This last stipulation struck Mahmud as oddest of all. Not least because parts of the paperwork hint that, similar to other historical rents, the same 12 stones were being presented year after year.
Occasionally, the arrangement appears to have been reaffirmed, often with mention that the “stones have been renewed” . This seems to happen once a century. Such entries fall in 1479, 1609, 1737, 1862 and 1992.
And what is the property for which this strange rent is being paid? Here’s where Mahmud nearly drops his tea. The offerings are made against, “territory south of Thames Street, given over to the Black House”.
“Well, I went back to the research” says Mahmud, happily. “And it became a bit of an obsession”. A Freedom of Information request didn’t get him very far. The reply was a “masterpiece of disinformation”. And he’s pretty sure that he’s seen those grey folders for the last time, everyone he speaks to claims total ignorance of their existence. “Good thing I took notes”. So Mahmud returned to what he does best. And where GPS had failed, London’s libraries played a blinder. Because once he started to look for it, the Black House turned up everywhere.
The references Mahmud found are too many to list here. One of the most striking comes from John Evelyn, the 17th Century diarist and society figure. Famously, Evelyn was a witness to the Great Fire of London. The following is from his diary, just days after that momentous event:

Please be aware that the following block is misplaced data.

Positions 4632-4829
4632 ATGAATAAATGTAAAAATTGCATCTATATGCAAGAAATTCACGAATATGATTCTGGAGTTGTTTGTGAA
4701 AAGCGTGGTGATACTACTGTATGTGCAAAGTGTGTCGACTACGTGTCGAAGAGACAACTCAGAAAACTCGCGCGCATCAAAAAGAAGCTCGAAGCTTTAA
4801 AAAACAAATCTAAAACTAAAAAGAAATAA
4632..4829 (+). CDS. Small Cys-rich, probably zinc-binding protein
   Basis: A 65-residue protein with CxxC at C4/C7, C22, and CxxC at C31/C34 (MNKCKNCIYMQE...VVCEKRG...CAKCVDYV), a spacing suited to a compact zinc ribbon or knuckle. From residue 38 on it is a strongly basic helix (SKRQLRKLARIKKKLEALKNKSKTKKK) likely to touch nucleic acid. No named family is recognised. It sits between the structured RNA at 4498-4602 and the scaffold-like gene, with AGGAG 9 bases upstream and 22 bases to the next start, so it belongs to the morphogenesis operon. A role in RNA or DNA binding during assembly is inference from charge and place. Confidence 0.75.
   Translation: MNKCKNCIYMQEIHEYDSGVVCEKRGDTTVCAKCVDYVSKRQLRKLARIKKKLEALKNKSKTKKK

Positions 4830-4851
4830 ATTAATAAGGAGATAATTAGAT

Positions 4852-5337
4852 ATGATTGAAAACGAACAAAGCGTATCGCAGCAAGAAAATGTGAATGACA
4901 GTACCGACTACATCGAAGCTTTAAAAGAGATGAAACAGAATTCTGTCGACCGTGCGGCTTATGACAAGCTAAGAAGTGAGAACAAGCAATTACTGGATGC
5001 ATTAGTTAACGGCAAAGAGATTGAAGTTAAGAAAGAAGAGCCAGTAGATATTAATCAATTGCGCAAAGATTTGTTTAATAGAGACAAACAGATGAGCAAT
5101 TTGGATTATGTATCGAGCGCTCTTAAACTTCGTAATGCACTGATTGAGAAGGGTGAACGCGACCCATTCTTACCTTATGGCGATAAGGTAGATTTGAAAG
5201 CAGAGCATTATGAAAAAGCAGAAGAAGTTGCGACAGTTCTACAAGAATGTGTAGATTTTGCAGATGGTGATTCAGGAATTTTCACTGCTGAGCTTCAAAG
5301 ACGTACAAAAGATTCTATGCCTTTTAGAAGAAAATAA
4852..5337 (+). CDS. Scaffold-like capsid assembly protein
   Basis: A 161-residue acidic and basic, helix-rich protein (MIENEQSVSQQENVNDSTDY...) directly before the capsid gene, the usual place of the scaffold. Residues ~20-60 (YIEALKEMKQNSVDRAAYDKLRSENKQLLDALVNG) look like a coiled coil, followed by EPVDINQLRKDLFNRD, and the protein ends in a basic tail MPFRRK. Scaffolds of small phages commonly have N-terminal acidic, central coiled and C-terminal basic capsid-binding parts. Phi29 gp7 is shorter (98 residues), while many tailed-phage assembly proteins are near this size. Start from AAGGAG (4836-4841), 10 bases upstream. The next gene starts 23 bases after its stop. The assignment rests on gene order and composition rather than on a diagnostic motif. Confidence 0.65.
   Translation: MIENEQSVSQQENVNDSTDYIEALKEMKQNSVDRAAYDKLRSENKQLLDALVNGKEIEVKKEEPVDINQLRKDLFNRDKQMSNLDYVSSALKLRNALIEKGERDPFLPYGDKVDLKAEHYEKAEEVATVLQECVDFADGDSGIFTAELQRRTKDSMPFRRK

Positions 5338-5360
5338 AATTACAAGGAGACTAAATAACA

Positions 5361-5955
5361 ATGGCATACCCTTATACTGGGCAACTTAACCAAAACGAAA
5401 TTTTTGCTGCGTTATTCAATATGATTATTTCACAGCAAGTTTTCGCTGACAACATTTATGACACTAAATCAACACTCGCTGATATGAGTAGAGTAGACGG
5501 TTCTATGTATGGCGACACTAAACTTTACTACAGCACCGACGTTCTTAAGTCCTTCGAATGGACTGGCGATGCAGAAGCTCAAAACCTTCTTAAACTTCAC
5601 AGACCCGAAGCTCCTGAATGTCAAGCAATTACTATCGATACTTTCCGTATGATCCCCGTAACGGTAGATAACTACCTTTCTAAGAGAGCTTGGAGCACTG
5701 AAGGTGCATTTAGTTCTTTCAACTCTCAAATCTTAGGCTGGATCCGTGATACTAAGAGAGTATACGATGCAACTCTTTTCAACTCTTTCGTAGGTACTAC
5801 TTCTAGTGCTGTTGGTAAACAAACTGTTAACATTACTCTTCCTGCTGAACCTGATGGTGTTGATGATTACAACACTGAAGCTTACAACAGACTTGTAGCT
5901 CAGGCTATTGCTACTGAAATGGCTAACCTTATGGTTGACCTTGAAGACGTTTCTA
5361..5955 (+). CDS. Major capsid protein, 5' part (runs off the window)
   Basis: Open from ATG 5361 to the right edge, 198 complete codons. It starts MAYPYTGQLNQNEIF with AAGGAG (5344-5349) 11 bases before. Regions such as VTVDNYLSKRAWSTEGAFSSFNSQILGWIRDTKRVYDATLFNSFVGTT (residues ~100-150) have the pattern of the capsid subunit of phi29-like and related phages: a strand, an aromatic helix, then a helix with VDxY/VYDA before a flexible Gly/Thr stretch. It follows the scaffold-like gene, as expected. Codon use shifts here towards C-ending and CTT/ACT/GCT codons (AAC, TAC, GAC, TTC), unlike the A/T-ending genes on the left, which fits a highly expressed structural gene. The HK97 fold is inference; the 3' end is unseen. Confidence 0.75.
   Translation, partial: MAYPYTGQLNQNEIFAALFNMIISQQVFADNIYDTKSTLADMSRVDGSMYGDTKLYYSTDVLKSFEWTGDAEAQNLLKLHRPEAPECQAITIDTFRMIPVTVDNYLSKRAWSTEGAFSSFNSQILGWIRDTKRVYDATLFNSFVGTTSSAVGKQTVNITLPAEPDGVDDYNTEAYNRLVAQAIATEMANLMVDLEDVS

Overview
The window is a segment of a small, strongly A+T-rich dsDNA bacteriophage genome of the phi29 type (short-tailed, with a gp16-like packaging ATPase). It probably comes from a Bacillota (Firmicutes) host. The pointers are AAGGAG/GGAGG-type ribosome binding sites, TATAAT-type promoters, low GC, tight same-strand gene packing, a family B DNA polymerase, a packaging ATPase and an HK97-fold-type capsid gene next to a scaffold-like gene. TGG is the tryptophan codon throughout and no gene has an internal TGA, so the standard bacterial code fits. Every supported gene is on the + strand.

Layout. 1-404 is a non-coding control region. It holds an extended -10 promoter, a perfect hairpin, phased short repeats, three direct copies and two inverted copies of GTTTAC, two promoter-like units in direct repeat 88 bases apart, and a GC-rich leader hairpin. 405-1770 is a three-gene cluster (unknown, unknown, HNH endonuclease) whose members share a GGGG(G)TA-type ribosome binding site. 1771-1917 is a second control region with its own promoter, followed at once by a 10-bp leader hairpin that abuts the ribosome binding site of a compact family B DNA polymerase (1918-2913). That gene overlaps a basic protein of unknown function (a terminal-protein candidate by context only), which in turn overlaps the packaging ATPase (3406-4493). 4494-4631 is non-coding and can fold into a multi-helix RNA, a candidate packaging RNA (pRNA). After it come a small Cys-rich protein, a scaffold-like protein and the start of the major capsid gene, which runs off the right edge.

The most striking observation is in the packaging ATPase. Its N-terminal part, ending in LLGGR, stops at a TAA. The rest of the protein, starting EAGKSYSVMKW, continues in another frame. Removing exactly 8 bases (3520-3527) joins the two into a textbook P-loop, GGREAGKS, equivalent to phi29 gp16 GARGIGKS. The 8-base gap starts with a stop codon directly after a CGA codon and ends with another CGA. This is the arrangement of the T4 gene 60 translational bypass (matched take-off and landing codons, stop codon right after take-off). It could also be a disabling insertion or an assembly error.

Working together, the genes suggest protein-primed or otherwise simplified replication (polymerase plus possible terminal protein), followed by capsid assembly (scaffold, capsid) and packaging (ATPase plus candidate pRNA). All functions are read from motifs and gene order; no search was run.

“Sunday 9th September 1666
I went againe on foote to Survey the sad and dismal ruines. As with the whole Citty, the Conflagration hath consumed all houses between the river and the mountaines of rubbish which once were Thames Streete. Nothing remaines amongst the smoake and ashes except one dreadfull place, alone on the sultry heape; a house of a bredth so vast and an aspect so blacke that I am astonish’d it was unknownst to me. By what grace of God it was saved I don’t know… I did later return with others to see the speectacle, only to find nothing in that part of the ruines. A boy who witnessed it alongside me, is since nowhere to be founde. But perhaps the strange house had beene a spirit of my wearyness; God’s mercy I discover’d so before I present my Survey to his Majestie.”
Mahmud’s sister, who lives in Romford, put him on to an intriguing old clapping-game rhyme, still heard in playgrounds in Essex:
Father quick to follow when Mother went down / To The Old Black House in London Town / 1,2,3 Father coming up the track / 4,5,6 Mother never coming back.
But Mahmud’s favourite is from the self-published memoirs of a 1960s sound technician, Frank Coleby, who found himself working for The Beatles at their Apple Records HQ, during the time that they were signing almost any jobbing singer-songwriter who walked through their Baker Street door. Coleby recalls:
“A tall, curiously grey young man, worse-the-wear for drugs by the look of him, shuffled in one Saturday morning.He had one song.A dirge so terrible, its chorus has never left my mind: ‘Have you met the ones from the Black House? / If you have you’ll never be the same / They’ll take away your worries at the Black House/ Follow, don’t follow / Go in, Go out / Follow them down again’. Truly awful. Paul thought it had something and George tried putting sitar to it, but John put the kibosh on it. Said it was “too fuckin’ maudlin”. We never saw the young lad again.”